Rugby World Cup 2023 – Wales – Australia: “The most important match of the professional era for Australian rugby”, says Tim Horan

This is one of the most important matches of this group stage. Australia faces Wales this Sunday evening at 9 p.m. A match which will be decisive for Australia’s qualification for the final phase of this World Cup. Tim Horan, former world champion with the Wallabies in 1991 and 1999, underlines the importance of this meeting.

“This is probably the biggest game for the Wallabies since the 2015 World Cup final. It may even be the most important game of the professional era for Australian rugby.”assure Tim Horan. A decisive moment for Australia, here is how the former world champion sees this clash against Wales. This is understandable since the Wallabies have never been eliminated in the group stages.

Play for the country

Third in Group C tied with Fiji, the Australians are obliged to win against Wales to hope for a place in the quarter-final. “In the context of the state of rugby in Australia, the number of visitors who support the Wallabies, the number of people who support them at home, we need to win this game to qualify for the quarter-finals.” A match that enlivens an entire country.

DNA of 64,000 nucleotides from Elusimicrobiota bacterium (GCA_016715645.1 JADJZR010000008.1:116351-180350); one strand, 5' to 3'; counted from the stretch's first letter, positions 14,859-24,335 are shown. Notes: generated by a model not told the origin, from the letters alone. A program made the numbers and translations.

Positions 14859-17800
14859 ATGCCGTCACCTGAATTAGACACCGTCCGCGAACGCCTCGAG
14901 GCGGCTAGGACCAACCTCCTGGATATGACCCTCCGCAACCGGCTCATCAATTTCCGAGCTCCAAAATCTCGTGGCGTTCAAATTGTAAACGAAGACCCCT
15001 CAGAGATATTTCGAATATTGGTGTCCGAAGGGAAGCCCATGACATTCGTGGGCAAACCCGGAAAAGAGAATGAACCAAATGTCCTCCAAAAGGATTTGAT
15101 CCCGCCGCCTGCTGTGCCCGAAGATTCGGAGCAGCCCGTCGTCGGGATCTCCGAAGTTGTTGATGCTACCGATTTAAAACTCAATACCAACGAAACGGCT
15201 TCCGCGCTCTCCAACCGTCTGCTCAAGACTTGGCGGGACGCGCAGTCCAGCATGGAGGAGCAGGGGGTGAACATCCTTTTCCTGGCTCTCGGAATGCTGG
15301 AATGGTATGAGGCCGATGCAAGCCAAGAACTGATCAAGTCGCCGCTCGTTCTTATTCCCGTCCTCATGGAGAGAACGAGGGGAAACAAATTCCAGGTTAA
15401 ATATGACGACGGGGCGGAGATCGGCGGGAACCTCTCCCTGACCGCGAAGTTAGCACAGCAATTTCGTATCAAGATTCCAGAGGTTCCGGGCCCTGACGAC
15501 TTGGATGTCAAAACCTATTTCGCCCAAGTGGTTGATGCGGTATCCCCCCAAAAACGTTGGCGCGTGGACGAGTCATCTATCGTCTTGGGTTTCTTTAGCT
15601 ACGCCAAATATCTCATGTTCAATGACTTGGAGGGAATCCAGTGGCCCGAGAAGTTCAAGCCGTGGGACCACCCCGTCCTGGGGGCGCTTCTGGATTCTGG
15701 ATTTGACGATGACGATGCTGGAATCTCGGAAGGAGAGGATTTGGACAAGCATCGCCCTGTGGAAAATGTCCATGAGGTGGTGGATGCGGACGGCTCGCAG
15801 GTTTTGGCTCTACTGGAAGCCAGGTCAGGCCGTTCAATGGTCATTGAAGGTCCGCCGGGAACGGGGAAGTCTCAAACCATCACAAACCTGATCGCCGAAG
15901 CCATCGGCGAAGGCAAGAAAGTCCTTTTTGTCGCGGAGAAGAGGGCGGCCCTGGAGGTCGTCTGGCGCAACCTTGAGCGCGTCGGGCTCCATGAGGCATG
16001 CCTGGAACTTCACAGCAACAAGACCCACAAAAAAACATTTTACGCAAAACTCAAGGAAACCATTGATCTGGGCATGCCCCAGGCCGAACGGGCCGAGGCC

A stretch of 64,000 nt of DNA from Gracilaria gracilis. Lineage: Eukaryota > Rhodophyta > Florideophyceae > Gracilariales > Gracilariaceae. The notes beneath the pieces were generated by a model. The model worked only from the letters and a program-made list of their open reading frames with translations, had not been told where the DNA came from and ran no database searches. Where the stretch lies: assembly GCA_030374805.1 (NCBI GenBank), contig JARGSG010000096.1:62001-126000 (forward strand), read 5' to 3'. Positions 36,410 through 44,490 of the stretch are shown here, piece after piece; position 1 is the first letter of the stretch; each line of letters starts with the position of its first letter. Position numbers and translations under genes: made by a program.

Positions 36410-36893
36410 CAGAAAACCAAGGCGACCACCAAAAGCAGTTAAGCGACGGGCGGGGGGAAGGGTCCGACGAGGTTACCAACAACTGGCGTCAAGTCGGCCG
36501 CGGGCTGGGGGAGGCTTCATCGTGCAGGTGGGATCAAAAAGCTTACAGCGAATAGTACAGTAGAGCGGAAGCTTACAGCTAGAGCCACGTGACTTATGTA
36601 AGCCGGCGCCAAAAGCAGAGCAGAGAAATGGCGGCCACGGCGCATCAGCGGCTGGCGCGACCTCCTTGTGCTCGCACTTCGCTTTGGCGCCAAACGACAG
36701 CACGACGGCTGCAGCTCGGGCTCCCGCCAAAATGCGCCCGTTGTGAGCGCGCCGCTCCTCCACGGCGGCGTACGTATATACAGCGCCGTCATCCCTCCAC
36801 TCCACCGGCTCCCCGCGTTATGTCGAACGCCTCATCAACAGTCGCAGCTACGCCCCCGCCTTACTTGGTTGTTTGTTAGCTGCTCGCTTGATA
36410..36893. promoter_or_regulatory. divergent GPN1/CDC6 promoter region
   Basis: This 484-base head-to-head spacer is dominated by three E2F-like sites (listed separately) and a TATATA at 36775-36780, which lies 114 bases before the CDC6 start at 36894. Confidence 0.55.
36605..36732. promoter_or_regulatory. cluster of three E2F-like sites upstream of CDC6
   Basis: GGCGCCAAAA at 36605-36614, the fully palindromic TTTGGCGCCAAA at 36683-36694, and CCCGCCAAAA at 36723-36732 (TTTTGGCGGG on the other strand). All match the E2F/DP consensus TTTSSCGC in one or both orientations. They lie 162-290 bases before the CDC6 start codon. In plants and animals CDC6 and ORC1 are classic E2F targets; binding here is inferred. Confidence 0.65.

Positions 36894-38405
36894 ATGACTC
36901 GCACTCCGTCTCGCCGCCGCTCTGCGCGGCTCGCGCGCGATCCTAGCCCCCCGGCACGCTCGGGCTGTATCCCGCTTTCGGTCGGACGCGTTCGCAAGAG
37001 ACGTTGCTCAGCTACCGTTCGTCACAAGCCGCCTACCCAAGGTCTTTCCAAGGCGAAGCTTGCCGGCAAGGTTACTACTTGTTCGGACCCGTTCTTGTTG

“We need to rediscover some of the DNA of Australian rugby”

Feverish with a messy game, Eddie Jones’ men will have to find solutions to counter the Red Devils. According to Tim Horan, we must return to the very essence of the game that characterizes the Wallabies: “We need to get back some of the DNA of Australian rugby, which is ball in hand, running rugby.” A fast, possession game to try to destabilize the Welsh. One of the keys for Australia is a fit Tate McDermott, explains the world champion: “If the Wallabies are going to win, Tate McDermott has to be man of the match. He has to be able to establish himself as a scrum-half. They missed him last week.”

Le danger Dan Biggar

For the former three-quarter center, the danger comes from Dan Biggar. A single watchword to overcome Wales, discipline: “Dan Biggar can pass penalties from anywhere, that’s crucial. If the number of penalties awarded against us is less than 10, I think we can win the match. As soon as we get into double digits, we’re going to struggle.” As a reminder, Australia lost 22-15 against Fiji, letting their opponents slip away a lot of points with 18 penalties conceded.

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